Training formats have undergone a dramatic shift from classical in-person formats to technology supported trainings.. This is how Christoph Meier from the “swiss competence centre for innovations in learning” (scil) at the University of St. Gallen, interprets the combined findings of the 2021 & 2022 industry survey by the Swiss Association for Continuing Education.
The shift from classroom-based training to online training is here to stay
Mr. Meier presented the below graph in which he combined the results of the 2021 and 2022 surveys. Not surprisingly it shows an explosion of online training, and a collapse of in person offerings in 2020 – driven by restrictions enforce to counter the COVID pandemic. Whilst some of the in-person offering has come back since, in 2022 it is still only accounts for just over half of its share before the pandemic.
Given that, in many cases, providers simply changed the delivery mode from in-person to classroom training, without further modifying or adapting the content of the courses, it can be argued that the rebound is due, in part, to a lack of quality and substance of the online trainings delivered.
Classroom training may still have a place, but not for all topics
That said, there seems to be still a demand for in-person training. Mr. Meier points to another industry survey (in German) by the German Federal Association for Training and Development – The Wuppertaler Kreis e.V.. Their survey participants have been asked about their expectations as to what format certain trainings will be requested going forward. Respondents indicated that they expect the mode of training delivery depending on the topic area. In brought they expect that topics with a focus on social competencies will happen in an in-person setting, whereas subject matter expertise, industry knowledge or performance support will happen in an online setting.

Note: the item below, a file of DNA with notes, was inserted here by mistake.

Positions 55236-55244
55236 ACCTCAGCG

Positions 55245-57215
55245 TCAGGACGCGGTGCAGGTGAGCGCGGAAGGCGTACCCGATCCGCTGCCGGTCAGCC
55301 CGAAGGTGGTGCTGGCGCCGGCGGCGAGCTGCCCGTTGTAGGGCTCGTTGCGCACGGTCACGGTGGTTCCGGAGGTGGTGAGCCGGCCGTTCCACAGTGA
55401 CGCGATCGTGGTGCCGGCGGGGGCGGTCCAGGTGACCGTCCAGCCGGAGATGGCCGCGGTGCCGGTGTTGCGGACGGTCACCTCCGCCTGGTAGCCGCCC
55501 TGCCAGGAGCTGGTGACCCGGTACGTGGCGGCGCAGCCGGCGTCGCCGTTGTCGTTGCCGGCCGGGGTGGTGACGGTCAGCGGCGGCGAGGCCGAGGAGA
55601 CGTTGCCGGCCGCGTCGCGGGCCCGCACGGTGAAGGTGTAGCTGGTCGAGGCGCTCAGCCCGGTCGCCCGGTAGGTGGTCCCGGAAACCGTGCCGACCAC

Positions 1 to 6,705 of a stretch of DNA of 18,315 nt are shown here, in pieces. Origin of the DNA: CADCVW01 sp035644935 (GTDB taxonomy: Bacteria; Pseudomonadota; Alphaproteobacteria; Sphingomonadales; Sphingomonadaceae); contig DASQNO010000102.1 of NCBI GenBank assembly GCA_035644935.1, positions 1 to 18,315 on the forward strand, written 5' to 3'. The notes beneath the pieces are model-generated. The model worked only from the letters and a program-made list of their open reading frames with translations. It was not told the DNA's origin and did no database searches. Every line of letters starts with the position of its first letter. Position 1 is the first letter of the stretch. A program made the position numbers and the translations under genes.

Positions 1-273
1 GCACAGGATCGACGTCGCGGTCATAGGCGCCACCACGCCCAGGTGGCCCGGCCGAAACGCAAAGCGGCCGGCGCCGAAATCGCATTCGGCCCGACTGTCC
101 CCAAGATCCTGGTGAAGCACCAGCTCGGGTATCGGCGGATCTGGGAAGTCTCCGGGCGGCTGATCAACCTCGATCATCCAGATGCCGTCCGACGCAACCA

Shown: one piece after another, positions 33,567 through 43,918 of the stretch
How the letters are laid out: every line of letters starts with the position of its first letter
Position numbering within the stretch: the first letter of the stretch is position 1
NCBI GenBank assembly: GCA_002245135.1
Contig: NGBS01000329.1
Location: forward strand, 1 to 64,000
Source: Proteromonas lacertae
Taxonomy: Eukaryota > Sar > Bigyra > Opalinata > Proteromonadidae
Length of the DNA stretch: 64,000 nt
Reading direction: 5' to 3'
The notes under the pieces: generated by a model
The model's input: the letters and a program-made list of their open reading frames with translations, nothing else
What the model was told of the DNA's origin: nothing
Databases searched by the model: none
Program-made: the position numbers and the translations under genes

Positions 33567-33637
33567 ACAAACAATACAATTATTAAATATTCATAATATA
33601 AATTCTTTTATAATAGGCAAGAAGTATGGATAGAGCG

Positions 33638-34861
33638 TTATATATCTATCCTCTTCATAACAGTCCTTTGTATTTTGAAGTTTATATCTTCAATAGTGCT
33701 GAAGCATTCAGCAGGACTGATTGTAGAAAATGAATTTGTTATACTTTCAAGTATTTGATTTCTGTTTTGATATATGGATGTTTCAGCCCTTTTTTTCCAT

Interestingly they expect employee onboarding to happen in equal parts online and in-person. It might be that this is expected due to the mixed content of employee onboarding, with a social component focusing on team integration, introduction to company culture, etc. and a more operational component with focus on introduction to systems and processes which can be delivered online.
The findings of these industry surveys match our experience with our customers. From our own surveys and feedback received from our customers, we know that the expectations of employees have grown when it comes to digital learning solutions. For one, many demand flexible working arrangements, also in a post pandemic world, increasing the need for online offerings. When it comes to onboarding and performance support, there appears to be a second, and possibly more profound, reason for increased expectations. Employees, as users of non-corporate apps, have become accustomed to being guided through processes at the time they need to complete them – for instance, their first transaction on a new banking app. This has created new expectations regarding their onboarding and performance support experience. Employees now expect to receive support as and when needed, rather than walking through a training course before they can start working. Driving the demand not only for online, but for individualized on demand training.
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